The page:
From what I understand, the greater permeability of the neuronal plasma membrane to K+ ions (which diffuse out) than Na+ ions (which diffuse in) helps to maintain the -60 mV resting membrane potential. However, I am not sure why. After all, K+ ions are larger so should the membrane not be less permeable to them? Could it be to do with the greater charge density of Na+ ions or is there another reason altogether? Does it have something to do with the 'leakiness' of ion channels?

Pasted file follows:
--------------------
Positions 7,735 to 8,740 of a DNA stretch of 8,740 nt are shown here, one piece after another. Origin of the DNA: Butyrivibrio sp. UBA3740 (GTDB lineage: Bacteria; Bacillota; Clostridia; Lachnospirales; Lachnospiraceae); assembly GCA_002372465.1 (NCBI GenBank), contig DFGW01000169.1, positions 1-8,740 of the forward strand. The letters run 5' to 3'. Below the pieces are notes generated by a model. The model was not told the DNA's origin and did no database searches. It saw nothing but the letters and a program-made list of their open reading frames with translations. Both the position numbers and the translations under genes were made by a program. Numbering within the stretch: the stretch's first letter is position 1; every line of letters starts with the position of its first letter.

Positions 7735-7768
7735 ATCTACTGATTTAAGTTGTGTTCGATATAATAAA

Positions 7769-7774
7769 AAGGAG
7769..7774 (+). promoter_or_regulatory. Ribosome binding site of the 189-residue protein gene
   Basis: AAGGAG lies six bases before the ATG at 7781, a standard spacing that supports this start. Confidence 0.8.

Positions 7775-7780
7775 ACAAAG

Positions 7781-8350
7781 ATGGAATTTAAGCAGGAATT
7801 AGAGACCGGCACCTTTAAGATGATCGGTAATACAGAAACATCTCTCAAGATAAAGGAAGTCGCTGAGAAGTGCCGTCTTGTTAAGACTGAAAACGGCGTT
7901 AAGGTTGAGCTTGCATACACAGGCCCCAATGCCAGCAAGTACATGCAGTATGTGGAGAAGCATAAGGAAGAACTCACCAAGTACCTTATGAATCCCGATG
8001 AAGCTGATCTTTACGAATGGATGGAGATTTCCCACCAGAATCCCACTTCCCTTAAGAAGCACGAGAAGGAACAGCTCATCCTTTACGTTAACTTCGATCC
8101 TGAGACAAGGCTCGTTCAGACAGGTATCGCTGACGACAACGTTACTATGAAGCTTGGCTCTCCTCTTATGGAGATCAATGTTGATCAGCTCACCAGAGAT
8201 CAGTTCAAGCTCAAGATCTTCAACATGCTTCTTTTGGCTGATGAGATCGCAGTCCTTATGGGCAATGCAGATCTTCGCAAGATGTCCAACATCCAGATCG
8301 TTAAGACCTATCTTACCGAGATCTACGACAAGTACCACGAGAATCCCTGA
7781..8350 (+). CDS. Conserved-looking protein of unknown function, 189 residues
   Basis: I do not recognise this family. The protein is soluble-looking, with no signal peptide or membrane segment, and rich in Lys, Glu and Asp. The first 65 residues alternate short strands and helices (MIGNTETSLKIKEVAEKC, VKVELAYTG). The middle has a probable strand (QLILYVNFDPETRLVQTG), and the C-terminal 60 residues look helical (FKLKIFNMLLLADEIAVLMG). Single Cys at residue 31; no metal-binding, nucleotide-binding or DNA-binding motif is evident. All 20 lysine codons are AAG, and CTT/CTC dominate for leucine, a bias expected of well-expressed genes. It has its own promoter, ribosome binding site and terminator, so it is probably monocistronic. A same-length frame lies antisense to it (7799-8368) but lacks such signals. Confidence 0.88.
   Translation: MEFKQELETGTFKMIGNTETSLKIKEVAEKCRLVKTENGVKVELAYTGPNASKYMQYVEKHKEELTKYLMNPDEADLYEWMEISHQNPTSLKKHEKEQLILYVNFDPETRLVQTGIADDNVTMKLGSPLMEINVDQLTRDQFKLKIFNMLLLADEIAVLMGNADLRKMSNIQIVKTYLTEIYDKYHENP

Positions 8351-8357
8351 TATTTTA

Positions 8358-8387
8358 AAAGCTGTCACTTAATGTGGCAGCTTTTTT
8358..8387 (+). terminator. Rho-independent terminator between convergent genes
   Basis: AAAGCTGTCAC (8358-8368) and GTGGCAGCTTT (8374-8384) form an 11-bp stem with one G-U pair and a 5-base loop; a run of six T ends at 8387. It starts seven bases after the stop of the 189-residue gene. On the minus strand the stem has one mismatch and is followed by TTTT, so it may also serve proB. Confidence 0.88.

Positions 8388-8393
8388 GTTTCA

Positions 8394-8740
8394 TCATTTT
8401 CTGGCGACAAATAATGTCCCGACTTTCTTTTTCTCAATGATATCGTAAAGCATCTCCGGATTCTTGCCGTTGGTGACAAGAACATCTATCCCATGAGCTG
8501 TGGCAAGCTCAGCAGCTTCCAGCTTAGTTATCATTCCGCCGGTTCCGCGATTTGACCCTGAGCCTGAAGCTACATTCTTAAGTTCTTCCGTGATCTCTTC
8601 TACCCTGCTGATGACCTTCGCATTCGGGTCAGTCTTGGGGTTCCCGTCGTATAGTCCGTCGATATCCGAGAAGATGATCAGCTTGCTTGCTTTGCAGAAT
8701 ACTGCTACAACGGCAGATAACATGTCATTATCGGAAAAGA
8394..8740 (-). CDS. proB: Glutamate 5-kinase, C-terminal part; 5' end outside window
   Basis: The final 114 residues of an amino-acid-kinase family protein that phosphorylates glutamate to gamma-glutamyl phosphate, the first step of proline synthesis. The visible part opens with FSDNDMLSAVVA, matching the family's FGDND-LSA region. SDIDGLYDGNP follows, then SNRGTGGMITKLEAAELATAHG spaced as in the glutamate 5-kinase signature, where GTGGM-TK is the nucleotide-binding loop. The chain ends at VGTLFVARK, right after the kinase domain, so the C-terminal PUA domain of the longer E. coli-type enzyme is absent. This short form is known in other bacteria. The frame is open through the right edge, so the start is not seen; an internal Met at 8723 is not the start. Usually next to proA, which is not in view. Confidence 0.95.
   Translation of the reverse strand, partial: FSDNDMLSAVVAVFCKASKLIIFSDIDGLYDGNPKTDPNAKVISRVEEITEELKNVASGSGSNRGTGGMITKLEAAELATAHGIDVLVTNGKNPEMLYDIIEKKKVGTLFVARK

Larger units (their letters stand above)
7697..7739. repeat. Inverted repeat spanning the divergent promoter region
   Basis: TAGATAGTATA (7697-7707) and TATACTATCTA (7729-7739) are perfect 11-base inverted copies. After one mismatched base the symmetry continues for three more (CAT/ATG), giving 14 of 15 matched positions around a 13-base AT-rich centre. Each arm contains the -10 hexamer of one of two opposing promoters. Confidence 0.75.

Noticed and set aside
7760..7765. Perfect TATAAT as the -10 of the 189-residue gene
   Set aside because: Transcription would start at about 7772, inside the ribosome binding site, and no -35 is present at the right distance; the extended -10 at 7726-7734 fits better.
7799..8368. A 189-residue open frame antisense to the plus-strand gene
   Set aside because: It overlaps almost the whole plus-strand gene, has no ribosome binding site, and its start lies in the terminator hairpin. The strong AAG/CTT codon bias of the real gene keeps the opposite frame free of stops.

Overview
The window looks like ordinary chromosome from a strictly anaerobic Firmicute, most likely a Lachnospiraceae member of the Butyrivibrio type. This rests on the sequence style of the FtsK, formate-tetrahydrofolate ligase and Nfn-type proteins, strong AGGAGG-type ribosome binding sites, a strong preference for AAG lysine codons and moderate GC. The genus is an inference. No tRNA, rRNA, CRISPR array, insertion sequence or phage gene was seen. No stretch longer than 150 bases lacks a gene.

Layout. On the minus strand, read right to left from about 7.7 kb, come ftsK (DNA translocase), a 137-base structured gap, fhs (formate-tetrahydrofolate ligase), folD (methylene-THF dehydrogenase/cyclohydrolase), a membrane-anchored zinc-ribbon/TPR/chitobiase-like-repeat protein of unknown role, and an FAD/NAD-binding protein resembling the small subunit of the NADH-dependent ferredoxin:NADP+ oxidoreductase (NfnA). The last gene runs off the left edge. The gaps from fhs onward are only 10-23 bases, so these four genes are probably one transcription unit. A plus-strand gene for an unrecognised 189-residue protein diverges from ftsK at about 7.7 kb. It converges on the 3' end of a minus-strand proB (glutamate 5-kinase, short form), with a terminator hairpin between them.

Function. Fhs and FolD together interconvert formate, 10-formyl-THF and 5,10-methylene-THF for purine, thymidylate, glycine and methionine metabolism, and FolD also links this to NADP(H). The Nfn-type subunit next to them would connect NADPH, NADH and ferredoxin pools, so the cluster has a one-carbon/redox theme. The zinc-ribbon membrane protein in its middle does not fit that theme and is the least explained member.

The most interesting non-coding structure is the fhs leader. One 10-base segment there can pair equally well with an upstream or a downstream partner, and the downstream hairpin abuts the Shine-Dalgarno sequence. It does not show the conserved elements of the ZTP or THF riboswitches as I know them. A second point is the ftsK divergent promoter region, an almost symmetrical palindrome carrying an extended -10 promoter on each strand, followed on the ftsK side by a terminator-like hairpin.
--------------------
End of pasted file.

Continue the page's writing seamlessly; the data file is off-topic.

Also, why is it that the resting potential is maintained and does not become increasingly more negative? Should it not be that because 3 Na+ ions are pumped out and 2 K+ are pumped in continuously, and more K+ ions are diffusing out than Na+ is diffusing in, that the potential is becoming increasingly negative? Is movement of other ions also involved in maintaining this potential?